St Andrew's Church, Calstock
This article has multiple issues. Please help improve it or discuss these issues on the talk page. (Learn how and when to remove these template messages)(Learn how and when to remove this template message)
|St. Andrew's Church|
St. Andrew's Church, after the grave stones were moved in 1967
|Official name: Church of St Andrew, Calstock|
|Designated||19 October 1987|
The church is said to have been consecrated about 1290. Nothing obvious remains of this period, but the pillars and arches to the north of the centre aisle of the present building are early 14th century. About 1420 the south aisle was added, and the whole church re-roofed. There were presumably several later restorations, but in 1861 an architectural survey of the diocese of Exeter noted that
the whole church is in a sad state, chocked with pews of all heights . . . encumbered with hideous gallery and collection of rubbish within.
This resulted in the thorough restoration of 1867, carried out at a cost of £600, and under the direction of Mr James Piers St Aubyn (1815-95). St. Aubyn, a relative of the well-known family residents of St Michael’s Mount, had an architectural practise in London and Devonport, and was responsible for the restoration (some would say butchering) of many West Country churches. Here at Calstock the floor levels were altered, the existing tiles laid, the chancel given its present roof, and the building furnished with plain pitched-pine pews. However, severe though the restorations was, many of interesting features of the church were preserved.
The large granite blocks (e.g., in the tower and porch) generally denote 15th century work. The north and south wall appears to have been largely rebuilt at some time, and it is likely that the intersecting window mullions were introduced some time in the 18th century to replace the original cusped lights. The 15th century turret projecting from the north wall contains a rood staircase. East of this turret are granite quoins which mark the original end of the north aisle. Beyond this, and constructed of quite different stone, is the Edgcumbe Chapel of 1558. The initials R.E. (Richard Edgcumbe) appear on the hood mould of the door. The south aisle of the church had also been extended to match the north aisle. The south aisle extension contains a vestry which was in existence before 1861.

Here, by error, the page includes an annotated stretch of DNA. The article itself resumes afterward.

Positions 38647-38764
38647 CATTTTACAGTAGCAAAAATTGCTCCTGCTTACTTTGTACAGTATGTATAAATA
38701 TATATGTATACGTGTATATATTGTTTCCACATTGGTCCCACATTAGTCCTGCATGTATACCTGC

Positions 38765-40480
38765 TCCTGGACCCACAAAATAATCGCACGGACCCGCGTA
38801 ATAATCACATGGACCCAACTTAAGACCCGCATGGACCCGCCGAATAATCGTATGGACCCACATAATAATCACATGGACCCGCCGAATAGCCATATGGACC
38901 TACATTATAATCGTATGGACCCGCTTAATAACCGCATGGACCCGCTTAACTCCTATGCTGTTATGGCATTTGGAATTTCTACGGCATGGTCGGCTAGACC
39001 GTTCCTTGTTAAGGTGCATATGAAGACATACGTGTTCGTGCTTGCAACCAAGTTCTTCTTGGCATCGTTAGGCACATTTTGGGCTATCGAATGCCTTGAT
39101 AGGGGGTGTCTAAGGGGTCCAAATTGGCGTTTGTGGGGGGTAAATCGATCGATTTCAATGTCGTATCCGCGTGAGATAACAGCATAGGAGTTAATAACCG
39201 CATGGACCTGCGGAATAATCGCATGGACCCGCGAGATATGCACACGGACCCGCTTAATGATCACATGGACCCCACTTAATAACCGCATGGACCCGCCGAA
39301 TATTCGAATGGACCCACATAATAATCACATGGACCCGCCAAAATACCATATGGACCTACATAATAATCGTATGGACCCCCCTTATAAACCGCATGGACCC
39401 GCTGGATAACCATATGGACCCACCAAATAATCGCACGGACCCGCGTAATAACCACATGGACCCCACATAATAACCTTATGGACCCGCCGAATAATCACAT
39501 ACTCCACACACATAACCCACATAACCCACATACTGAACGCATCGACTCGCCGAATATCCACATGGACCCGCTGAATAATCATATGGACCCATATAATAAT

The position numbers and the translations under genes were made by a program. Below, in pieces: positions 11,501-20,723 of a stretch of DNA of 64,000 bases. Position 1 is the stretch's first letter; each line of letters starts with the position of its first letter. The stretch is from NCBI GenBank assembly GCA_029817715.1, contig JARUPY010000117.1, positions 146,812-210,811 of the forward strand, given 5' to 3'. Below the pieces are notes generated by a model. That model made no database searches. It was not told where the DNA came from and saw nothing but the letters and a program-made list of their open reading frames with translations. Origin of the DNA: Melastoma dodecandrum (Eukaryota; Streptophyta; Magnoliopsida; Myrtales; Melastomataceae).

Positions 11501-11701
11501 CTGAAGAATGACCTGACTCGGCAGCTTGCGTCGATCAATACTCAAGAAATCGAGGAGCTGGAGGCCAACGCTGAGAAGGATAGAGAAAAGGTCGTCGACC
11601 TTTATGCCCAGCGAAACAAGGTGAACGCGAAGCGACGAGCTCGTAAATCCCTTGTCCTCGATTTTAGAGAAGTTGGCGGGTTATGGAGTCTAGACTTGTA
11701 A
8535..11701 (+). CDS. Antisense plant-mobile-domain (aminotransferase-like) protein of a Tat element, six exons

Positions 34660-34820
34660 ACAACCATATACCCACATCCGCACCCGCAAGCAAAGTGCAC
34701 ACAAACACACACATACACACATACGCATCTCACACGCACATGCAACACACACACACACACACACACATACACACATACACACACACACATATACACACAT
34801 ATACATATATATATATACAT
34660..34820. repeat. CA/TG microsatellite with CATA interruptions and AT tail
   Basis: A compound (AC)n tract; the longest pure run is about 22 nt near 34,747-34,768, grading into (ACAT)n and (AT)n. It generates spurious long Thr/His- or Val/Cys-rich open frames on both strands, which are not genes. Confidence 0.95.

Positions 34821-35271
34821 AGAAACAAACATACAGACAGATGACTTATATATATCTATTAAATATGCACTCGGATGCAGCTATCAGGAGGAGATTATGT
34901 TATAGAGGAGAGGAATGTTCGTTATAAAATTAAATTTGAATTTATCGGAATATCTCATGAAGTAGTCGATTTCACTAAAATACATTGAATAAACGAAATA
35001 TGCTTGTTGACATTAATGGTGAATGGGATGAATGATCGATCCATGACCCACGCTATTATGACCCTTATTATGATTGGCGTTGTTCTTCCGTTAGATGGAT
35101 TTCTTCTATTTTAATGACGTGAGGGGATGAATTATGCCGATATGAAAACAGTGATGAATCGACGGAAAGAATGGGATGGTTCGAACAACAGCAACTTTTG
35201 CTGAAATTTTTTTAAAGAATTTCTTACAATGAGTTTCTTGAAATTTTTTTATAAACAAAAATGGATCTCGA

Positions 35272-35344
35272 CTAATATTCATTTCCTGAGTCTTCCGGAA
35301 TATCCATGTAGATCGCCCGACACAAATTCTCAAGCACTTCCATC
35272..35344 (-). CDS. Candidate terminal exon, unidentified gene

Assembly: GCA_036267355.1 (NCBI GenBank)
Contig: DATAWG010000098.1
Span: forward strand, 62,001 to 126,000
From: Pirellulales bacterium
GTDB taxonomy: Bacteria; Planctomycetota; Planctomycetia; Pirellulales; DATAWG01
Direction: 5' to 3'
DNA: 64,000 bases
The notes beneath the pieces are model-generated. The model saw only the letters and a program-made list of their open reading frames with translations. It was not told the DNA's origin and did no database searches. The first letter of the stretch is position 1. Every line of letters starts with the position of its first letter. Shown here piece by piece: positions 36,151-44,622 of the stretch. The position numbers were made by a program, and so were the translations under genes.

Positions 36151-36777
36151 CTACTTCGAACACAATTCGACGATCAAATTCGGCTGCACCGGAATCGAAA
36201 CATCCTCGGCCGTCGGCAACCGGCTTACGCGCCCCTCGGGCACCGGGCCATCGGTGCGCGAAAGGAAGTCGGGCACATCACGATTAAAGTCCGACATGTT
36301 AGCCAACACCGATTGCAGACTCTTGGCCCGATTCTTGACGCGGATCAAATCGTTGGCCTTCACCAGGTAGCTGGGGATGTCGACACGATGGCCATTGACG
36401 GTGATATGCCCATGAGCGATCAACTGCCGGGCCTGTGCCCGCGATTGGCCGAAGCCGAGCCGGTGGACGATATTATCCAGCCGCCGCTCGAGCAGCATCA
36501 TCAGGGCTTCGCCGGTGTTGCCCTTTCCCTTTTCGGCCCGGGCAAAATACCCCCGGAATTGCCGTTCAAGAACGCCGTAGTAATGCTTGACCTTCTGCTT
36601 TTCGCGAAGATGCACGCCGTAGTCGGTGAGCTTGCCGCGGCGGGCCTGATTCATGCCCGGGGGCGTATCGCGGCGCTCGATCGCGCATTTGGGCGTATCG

The fine tower, of three stages, buttressed and battlemented, is an impressive land marks. Pinnacles once surmounted the turrets, and according to the Exeter Mercury of November 24, 1790:
a storm of thunder and lightning happened ... The lightning fell on the tower, threw down the western pinnacles, and made a breach in the steeple down to the belfry. From the tower the electric fluid took its direction through the church and tore the altar piece to shivers.
The second stage of the Tower has a large stained glass window, facing west. At the top of the stained glass window there are four crests, the first crest is that of the family of Scorrier; The Scorrier family owned Harewood Estate just 1km East of the church.
The porch contains interesting features: (1) Remains of a holy water stoup can be seen in the north east corner. (2) There is a fireplace in the south west corner with granite lintel and jamb. A few comparable porch fireplaces exist in Devon, but they are rare. The purpose of such fireplace is uncertain. It may have been used for the kindling of the Easter fire. It was more probably used in accordance with the old-time notions of hygiene, and to keep disease out of the building. (3) The stone threshold contains traces of brass nails embedded in the surface, which suggests the stone once held an effigy, and was perhaps part of an altar tomb.
A granite cross at the eastern end of the churchyard marks the grave of Sir William Lewis Salusbury-Trelawny, 8th Baronet, of Harewood Estate, part of Salusbury-Trelawny baronets. Who was for sometime the Lord Lieutenant of Cornwall and M.P. for East Cornwall. He died at Harewood in 1856, aged seventy five years. Folklore says that Sir William didn't want his body ever to leave his estate and so he was carried in through the back gate to his current resting spot, closest to his estate. Inside the church, just north of the pulpit, are two plaques:
- At the top of one is inscribed "Laus Deo" ("Praise God"). Below that is inscribed the names of the four children of Sir William, the oldest living to just 28.
- At the top of the other is an image of the cross, inscribed "Beneath The Cross"; below, Sir William and his wife are depicted. Below them is their fifth child, whom also died in middle age.
Other gravestones can be found which record deaths from mining and other industrial accidents. Though now set in quiet rural countryside, the church during the 19th century was surrounded by industrial activity, and the people of the parish were much involved in quarrying, brickmaking, lime burning and boat building, as well as copper mining. The adit of one, not very successful, copper mine, Wheal Trelawny, still runs underneath part of the churchyard. Also in the graveyard is the gravestone of two Shadrak brothers who decided to emigrate to Canada in search of work after the collapse of the Tamar Valley Mine. They were two of the 3,000 doomed souls on board the Titanic on her maiden voyage.
The Edgcumbe Chapel is located in the east end of the northern aisle. It contains two monuments of the late 17th century: to Piers Edgcumbe (1666) and to Jemima, Countess of Sandwich (1674). it is no longer a chapel, but used by ministers to store religious items.